In one instance, the app allowed subscribers early access to purchase a limited gold shoe in honor of Brazilian footballer Ronaldo. The exclusive offer leveraged two powerful levers direct marketers are intimately familiar with: the scarcity mentality and the desire on the part of consumers—in this case rabid sneakerheads and soccer fans—to get their hands on something that most people can’t.
However, this sort of mix of content and advertising can be a delicate tightrope to walk. As Sonia Nagar, vice president of product at RetailMeNot, the globe’s largest coupon site, explains it, “I think advertising has a lot of connotations associated with it. There’s a fine line for when content changes from an ad to when something adds value. If there are messages we can target to a relevant audience, then we can add value and make it a mutual benefit.”
The proof of the RetailMeNot app’s success is a metric that says the average shopper saves $20 per transaction—a windfall that keeps them coming back for more. “We’re solving a real problem for shoppers by helping them save time and money,” Nagar says. “That’s what makes it sticky—we’re getting users to content that will quickly help them generate savings.”
Push, Don’t Shove
One way marketers can facilitate such engagement is through push notifications and in-app messaging, whereby the app notifies a user of news or a relevant, real-time opportunity. Urban Airship has developed an ethos around this permission-based, mobile customer communication channel, the “Good Push.” The company’s Guide To Good Push espouses this mantra: “Push is a privilege and must be treated as such.” When a customer agrees to receive push messages, the marketer has access to a customer’s “most intimate communication channel.”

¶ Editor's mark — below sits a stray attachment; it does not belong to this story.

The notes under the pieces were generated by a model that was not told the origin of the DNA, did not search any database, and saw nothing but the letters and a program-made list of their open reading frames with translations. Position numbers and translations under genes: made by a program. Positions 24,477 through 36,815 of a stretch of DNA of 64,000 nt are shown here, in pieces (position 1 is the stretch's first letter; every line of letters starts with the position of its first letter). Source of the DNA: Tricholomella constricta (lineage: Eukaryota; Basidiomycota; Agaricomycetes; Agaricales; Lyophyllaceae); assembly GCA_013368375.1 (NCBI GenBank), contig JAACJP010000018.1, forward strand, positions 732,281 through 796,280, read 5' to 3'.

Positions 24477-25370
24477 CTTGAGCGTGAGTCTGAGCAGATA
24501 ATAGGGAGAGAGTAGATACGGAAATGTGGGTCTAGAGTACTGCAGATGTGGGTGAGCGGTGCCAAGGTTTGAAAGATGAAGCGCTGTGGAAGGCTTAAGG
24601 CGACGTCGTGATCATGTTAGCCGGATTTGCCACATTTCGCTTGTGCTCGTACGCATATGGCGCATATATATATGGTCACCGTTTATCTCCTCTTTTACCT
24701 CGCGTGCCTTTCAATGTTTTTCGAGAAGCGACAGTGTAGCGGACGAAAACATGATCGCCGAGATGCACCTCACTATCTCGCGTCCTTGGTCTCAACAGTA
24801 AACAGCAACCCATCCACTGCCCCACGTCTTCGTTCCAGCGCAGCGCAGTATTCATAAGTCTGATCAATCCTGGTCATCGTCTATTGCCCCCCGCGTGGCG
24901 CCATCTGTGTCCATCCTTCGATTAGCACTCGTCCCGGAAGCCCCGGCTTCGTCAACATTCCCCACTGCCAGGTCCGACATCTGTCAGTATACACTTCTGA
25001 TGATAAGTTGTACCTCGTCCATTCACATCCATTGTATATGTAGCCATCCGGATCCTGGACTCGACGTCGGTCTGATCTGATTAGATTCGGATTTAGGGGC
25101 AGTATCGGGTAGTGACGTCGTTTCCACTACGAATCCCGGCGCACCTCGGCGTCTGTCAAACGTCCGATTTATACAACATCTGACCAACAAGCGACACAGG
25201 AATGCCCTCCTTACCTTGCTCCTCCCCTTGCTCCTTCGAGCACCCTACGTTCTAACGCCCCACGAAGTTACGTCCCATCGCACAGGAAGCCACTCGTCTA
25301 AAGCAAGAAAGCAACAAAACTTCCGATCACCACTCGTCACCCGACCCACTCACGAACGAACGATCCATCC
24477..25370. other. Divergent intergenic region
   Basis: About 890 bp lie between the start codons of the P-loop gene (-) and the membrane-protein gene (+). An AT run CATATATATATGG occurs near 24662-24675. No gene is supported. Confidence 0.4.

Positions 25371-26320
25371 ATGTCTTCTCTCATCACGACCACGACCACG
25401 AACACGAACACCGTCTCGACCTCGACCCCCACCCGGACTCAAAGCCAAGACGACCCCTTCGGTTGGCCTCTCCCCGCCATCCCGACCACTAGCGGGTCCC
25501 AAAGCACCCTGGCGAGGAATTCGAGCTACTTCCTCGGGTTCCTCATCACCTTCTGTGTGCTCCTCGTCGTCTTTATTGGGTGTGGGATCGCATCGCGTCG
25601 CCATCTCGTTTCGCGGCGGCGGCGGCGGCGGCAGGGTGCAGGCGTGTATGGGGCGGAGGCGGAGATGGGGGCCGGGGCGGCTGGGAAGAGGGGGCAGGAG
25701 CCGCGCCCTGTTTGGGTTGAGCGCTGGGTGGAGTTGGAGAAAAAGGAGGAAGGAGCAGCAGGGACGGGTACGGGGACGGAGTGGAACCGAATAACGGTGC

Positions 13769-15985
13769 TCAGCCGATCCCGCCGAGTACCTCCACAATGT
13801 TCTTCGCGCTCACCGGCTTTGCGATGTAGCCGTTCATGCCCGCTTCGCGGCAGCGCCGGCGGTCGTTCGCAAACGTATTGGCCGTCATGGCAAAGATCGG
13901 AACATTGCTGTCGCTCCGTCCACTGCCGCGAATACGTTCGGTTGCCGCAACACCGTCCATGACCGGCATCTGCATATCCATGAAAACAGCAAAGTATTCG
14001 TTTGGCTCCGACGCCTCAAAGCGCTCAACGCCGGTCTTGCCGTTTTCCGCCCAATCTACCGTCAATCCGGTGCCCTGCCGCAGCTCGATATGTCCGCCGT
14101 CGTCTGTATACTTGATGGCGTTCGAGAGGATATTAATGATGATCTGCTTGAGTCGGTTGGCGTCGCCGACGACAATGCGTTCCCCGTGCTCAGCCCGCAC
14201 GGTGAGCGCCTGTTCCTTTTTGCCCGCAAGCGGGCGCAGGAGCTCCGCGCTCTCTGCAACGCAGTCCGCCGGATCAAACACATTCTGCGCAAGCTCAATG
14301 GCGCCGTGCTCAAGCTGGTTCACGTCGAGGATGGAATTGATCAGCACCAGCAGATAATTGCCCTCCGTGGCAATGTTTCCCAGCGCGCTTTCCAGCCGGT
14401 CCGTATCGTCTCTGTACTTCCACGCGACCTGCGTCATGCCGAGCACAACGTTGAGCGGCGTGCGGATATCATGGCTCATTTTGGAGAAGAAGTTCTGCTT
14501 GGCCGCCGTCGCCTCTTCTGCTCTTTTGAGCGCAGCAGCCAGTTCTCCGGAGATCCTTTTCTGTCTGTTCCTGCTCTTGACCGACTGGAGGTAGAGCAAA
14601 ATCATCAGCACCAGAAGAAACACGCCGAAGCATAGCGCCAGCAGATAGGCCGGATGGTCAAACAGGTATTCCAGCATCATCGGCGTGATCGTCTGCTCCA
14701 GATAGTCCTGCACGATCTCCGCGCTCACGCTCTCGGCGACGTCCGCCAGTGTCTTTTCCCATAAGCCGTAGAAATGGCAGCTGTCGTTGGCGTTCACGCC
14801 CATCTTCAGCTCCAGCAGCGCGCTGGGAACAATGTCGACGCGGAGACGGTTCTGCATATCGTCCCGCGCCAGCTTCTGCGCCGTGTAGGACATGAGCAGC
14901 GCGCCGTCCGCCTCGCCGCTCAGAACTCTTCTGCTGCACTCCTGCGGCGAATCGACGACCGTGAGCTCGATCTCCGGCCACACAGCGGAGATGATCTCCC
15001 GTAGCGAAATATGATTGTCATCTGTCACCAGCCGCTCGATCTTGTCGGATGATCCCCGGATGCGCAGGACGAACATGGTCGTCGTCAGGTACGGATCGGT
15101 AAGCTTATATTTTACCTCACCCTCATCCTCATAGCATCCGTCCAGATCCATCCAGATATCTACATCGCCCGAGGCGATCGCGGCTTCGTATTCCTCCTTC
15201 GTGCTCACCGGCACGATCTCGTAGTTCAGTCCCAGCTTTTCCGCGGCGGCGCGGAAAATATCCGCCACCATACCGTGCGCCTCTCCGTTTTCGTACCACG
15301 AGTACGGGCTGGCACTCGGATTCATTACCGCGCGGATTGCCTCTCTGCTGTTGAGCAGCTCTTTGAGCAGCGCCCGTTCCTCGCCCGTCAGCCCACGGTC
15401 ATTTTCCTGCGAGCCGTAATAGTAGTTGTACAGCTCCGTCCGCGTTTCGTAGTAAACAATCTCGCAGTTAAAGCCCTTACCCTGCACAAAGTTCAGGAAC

Think of push as a tap on the shoulder that doesn’t annoy. “Push notifications should be about [the customer’s] life and what’s going to help them at that moment in time,” says Stephen Riley, of BBDO Proximity. A good push would be “alerting someone at the breakfast table to avoid a traffic backup by taking a different route to work,” Urban Airship’s guide says. Conversely, bad push would be “interrupting a parent putting their child to bed with a blast: ‘Limited Time Offer!’” One approach is focused on the benefit to the customer, and the other—consumer savings aside—is about the marketer’s agenda.
Among the tenets of Urban Airship’s Good Push are the following:
Surrendering control. Apps should offer end users an easy-to-use control panel that allows them to choose when and how they receive push messages. Instead of giving consumers the ability to shut a marketer off, Urban Airship promotes the idea that this approach builds trust and loyalty.
Relevancy. “Think about what the customer wants to hear, not what you want to say,” the guide says. Again, apps should give the end user the ability to specify what is meaningful to them.